Is Hodgson a Good Fit for Crystal Palace or is He Just a Quick Fix?
Frank De Boer’s spell at Crystal Palace will go down in history as the third shortest managerial reign in the Premier League at just 77 days. It’s the fewest number of games ever overseen by a PL manager and the Dutchman has become the first manager to be sacked without seeing his side score a single goal.
It says a lot about modern football’s fickle nature. De Boer was brought in to make long-term changes at Palace, but won the Premier League sack race after just 360 minutes of football. Hardly enough time to stamp his philosophy on the Croydon club, but it’s a symptom of the Premier League’s financial might. Immediate results are mandatory.
The man Palace have turned to is Roy Hodgson, who is set to be appointed as the new manager imminently.
Are the Eagles planning ahead by choosing Roy?
Roy Hodgson might be predominantly associated with his failure as England manager to most. He was last spotted looking lost and frazzled on the touchline in France as England crashed out of Euro 2016 to minnows Iceland.
But there’s nothing unique about that - the list of managers who have tried and failed as England boss is longer than Peter Crouch’s arm.
So it would certainly be wrong to write him off as hopeless. Before his tenure at England he guided Fulham and West Brom to safety and security in the Premier League. He even took Fulham to the Europa League final, remember.
But it’s likely that the appointment is a classic case of short-termism. Any plans for a transformation at Palace are out the window. Roy’s only objective is survival.
Could they have chosen someone who is more progressive?
De Boer was brought in is a young, forward thinking and progressive coach. But with that backfiring, Steve Parish has opted for the opposite - and it will be a 70-year old that takes over the reigns.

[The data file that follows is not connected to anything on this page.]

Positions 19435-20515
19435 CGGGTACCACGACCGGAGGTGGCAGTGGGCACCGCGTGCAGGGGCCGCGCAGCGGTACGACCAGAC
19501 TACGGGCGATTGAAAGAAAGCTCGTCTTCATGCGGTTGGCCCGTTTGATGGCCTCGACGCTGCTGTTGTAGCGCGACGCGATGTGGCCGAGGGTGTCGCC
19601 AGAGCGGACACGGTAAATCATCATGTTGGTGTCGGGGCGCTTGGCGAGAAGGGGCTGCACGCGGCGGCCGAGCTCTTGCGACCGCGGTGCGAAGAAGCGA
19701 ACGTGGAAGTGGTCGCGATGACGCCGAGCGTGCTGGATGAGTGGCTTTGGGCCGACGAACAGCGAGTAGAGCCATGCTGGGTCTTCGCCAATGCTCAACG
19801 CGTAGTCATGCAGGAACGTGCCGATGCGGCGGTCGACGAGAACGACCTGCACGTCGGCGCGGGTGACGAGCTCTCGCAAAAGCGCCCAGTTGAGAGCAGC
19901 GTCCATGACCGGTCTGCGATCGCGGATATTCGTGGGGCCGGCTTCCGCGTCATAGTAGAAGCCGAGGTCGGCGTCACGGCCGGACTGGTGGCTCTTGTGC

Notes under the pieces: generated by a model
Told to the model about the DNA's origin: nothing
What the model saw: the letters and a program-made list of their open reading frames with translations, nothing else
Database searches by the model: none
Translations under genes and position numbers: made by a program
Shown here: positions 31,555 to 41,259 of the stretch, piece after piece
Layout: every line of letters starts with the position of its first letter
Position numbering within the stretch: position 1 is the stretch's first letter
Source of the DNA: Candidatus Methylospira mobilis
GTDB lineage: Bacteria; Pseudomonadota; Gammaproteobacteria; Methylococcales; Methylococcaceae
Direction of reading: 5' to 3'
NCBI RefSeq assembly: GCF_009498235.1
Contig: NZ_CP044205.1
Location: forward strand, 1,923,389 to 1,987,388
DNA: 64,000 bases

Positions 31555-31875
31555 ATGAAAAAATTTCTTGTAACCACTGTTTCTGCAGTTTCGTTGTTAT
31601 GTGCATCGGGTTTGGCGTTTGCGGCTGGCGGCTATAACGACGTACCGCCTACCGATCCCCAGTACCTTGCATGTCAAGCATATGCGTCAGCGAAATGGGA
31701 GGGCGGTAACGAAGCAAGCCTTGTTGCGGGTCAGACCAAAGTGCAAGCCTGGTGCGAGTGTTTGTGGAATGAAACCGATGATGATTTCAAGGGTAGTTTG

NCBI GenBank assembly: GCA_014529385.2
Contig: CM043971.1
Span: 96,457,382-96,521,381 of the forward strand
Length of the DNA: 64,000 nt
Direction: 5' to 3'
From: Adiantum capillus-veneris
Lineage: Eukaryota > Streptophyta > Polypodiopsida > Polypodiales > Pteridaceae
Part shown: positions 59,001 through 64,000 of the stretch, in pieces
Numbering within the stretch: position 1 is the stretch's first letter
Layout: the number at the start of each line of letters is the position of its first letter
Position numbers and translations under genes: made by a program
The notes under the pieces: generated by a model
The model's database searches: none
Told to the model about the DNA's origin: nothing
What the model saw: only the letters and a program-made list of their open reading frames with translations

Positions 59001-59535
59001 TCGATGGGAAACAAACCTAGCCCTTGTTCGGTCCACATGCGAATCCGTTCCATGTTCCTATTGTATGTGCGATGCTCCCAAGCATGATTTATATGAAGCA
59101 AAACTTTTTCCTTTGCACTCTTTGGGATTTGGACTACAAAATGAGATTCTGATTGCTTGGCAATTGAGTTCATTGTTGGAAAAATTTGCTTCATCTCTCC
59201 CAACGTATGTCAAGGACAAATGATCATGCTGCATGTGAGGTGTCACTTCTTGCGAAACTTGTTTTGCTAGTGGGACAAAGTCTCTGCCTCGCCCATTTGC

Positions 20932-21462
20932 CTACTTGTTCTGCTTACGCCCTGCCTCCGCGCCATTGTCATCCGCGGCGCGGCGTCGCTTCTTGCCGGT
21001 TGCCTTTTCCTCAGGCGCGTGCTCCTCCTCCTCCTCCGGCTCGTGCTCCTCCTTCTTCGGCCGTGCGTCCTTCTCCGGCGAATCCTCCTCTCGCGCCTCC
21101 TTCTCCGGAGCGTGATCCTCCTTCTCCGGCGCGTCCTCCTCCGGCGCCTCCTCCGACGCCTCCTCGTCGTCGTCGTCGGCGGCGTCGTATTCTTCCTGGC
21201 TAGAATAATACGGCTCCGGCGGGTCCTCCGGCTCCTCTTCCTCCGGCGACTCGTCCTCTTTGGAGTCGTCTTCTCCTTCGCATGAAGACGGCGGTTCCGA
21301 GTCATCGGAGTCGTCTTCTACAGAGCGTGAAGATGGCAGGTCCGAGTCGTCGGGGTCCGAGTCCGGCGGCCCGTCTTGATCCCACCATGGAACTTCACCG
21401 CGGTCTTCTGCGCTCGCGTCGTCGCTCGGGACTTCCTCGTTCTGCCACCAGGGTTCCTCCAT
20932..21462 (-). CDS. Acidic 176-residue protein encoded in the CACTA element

A look down the list of available managers throws up names like David Moyes, Alan Pardew, Big Sam as well as the more exotic Thomas Tuchel and Luis Enrique. The reaction ranges from “no thanks” to “fat chance,” and considering Big Sam turned down a return, Roy Hodgson probably looks like the best bet.
Hodgson’s functional style is well suited to a squad built by Tony Pulis and Sam Allardyce. His old school approach might be what’s needed.
Have the Palace board chosen their new manager too quickly?
It appears that Parish had already been in talks with Hodgson before Palace’s game with Burnley on Sunday. Some reports suggest the board had been searching for a replacement two weeks ago, which if true, means Frank de Boer was effectively sacked after just 3 games in charge.
If they had already made their minds up they still only had two weeks to find the right man for the job, and given the available options, Roy was the best option. And a quick decision was needed in the efforts to stabilise the club.
Hodgson grew up in Croydon as a Palace fan, and his return is a chance for him to prove a point on a personal level, as well as keep Palace in the Premier League.
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